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usual suspects

You might think that an Olympics in which Canada won a single gold medal, in which many of its favourites underachieved and where three major stories were negative ones would be a ratings disaster. You would be wrong.

Despite the paucity of gold, relay disqualifications, Norwegian soccer refs, big names falling short and a time delay that pushed major events earlier in the day, Canadians couldn't get enough of the Olympic coverage live and on tape via the TV consortium of Bell and Rogers. According to the Consortium, viewership (based on hours tuned) was up 88 per cent over the 2008 Beijing Games.

In all, 31.9 million Canadians samples some part of the Olympic telecasts. Sunday's live Closing Ceremony was watched on average by 7.5 million viewers on CTV, more than three times the audience of the closing ceremony in Athens in 2004.

Canadian coverage averaged 2.1 million for the Consortium's 22 hours of daily coverage from July 28- August 5. It also drove people to their sets: television viewing in Canada increased 13 per cent during the Games versus the same days last year. English and French broadcasters of the London 2012 Olympic Summer Games achieved more than 2.5 times (+158 per cent) the audience compared to the same period last year. Among the highlight events from the two weeks (courtesy Canadian TV Consortium):

RankAverage AudienceEventNetworksDate
16.2 millionAthletics: Men’s 100m FinalCTV, V and RDSSunday, Aug. 5
23.8 millionWomen’s Soccer Semi-Final: CAN/USATSN, CTV and VMonday, Aug. 6
33.1 millionAthletics: Men’s 1500m Semi-FinalCTV and VSunday, Aug. 5
43 millionSwimming: Women’s 50m Freestyle FinalCTV and RDSSaturday, Aug. 4
53 millionAthletics: Women’s 400m Hurdles (Round 1)CTV and VSunday, Aug. 5

Mixed Success: On an artistic basis, the ratings justify CTV's gamble in borrowing the Games' rights from CBC for four years. But it likely still won't turn the 2010/ 2012 Olympic package (bought for $153-million) into a financial winner. Had the Consortium's healthy digital numbers produced similarly healthy revenues, they might have broken even. You could make the argument that CTV was making an investment that they'll reap in future Games, but CBC is now taking the Canadian TV/ digital rights back for 2014/2016.

Despite the high ratings for Vancouver and London, neither CTV nor Rogers feel the math works for the next Olympic cycle. In the end, the lone interested party, CBC, insists it will break even. If it gets comparable numbers to these and can fully monetize digital, they just might do it.

CBC gave an idea how it might operate the Games at break-even on Tuesday when it announced it will sublet aspects of its FIFA soccer TV rights package to Sportsnet (The deal allows Sportsnet to call itself a licensed broadcaster). So, among events Sportsnet will share are the the U-20 Women's World Cup in Canada in 2014 and the 2014 FIFA World Cup from Brazil. CBC owns the FIFA TV package in Canada through 2015 when TSN takes it over.

CBC chairman Hubert LaCroix hinted that CBC will do the same subletting with its Olympic package when he announced acquisition of the IOC rights on the first day of the London Games. At the time he mentioned doing a deal with TSN, but a CBC source says it may also work with Sportsnet for the Olympics. Former CBC sports executive Scott Moore is now heading Rogers broadcast and media properties.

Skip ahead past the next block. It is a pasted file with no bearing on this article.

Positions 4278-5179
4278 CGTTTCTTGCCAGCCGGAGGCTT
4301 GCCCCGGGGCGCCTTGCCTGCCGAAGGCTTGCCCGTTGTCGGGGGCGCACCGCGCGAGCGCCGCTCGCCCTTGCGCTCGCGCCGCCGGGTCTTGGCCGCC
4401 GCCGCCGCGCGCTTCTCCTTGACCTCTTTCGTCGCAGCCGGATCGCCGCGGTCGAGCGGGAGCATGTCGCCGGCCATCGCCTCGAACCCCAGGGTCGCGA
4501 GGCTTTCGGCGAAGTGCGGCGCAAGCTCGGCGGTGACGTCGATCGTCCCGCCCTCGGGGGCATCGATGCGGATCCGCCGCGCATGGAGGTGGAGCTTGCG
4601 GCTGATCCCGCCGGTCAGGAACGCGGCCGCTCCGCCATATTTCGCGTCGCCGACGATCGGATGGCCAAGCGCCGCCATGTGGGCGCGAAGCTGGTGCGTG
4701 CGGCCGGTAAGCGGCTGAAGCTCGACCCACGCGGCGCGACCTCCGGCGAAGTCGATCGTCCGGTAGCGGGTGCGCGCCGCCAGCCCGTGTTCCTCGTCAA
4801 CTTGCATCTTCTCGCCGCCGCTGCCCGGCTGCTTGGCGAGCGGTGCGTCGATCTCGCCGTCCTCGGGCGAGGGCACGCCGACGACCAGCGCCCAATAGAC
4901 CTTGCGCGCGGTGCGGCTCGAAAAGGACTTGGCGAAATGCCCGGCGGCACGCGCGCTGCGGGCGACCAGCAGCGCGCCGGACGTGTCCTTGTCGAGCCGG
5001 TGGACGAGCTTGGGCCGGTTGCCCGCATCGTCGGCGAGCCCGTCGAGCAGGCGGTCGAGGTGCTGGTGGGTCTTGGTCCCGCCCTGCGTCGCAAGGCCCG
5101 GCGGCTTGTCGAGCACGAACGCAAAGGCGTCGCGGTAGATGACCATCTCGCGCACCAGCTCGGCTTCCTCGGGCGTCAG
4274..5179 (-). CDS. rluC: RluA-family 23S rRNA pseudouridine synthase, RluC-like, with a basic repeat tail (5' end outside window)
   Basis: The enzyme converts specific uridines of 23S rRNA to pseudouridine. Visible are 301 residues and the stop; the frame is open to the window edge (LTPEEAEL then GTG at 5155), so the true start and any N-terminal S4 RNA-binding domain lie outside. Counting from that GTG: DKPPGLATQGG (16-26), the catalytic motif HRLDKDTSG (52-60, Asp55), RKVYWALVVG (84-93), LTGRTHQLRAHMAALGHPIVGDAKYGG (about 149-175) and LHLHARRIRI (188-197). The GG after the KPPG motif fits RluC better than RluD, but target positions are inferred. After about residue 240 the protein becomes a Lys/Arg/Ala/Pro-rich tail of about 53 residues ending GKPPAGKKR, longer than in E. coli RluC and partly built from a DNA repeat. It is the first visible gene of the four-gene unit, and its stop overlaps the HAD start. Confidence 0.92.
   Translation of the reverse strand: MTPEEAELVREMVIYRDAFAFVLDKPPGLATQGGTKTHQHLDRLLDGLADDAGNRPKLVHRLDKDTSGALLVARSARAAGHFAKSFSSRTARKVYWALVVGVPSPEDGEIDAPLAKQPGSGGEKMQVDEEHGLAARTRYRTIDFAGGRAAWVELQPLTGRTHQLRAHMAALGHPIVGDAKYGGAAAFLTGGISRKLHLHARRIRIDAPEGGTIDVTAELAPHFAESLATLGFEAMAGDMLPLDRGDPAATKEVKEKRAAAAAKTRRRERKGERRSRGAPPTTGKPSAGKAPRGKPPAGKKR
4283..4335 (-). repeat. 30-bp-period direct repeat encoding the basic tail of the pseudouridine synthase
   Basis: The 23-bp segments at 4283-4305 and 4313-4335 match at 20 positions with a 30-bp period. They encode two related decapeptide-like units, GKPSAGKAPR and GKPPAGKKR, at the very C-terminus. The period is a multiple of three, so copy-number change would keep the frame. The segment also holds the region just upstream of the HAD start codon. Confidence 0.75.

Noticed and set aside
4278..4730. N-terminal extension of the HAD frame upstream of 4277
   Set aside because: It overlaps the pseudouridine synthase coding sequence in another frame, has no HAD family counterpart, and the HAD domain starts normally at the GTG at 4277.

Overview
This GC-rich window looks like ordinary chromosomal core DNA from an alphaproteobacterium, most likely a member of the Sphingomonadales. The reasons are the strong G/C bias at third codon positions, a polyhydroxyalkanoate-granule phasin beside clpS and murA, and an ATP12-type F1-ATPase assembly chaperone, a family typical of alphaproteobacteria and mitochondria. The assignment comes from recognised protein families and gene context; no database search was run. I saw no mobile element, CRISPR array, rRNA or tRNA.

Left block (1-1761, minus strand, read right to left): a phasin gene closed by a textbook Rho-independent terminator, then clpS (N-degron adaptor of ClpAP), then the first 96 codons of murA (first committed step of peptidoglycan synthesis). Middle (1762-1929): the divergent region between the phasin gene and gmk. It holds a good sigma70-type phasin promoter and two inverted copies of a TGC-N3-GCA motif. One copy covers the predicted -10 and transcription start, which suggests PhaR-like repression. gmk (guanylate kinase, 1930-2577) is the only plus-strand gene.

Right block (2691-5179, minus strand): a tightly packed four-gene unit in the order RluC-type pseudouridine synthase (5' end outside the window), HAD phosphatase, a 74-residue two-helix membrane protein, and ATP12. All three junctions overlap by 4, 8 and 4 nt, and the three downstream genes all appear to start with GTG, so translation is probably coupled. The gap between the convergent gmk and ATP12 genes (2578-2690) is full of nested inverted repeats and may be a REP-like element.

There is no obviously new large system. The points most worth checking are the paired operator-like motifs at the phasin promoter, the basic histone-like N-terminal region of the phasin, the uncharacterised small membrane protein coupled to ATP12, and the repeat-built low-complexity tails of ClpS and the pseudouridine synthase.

NBC Numbers: NBC finished its Olympic coverage the way it started, preempting the prime time taped version of Closing Ceremony to preview its new daffy (!) sitcom Animal Practice and show late local news. It then showed the performance by The Who (as in Who's watching at midnight?) In all, NBC shaved almost an hour from the running time of the Closing Ceremony. NBC did relinquish on its tape policy earlier in the day, showing the USA gold medal win over Spain in men's basketball on live TV.

But don't look for them to change their delay policy. Overall, the Olympics on NBC prime time averaged 31.1million viewers, up 12 per cent on Beijing and up 26 per cent on Athens. NBC also says that an all-time high of 219.4 million viewers tuned into the London Olympics. But the most-viewed sports on U.S. cable last week were not the Olympics. ESPN's Sprint Cup on Sunday (4.5 million viewers) and ESPN's Green Bay/ San Diego on Thursday (3.4 million) topped anything on sports cable network NBCSC.

And Another Thing: Just in case you think NBC is all one big happy family, catch Dan Hicken at the NBC Jacksonville affiliate losing his mind over Bob Costas not hitting his cue to be out at midnight local time. As a former local guy coming on late after HNIC or CBC News, we can sympathize.

Pratt is back: Just in time for an NHL lockout, the gloves are off in Vancouver sports radio. After being unceremoniously dumped by TEAM 1040, the Vancouver Canucks/ Lions/ Whitecaps host broadcaster, broadcaster David Pratt is back at rival CKNW, going all sports every weeknight from 6-midnight. The veteran will do the 6-9 P.M. slot with Dan Russell closing the final three hours. 
CKNW, which had the Canucks radio rights seemingly forever in the past, will assume the role of scrappy outsider, nipping at the heels of the big boys. It will be fun to see how the prickly Pratt gets back at his old bosses..

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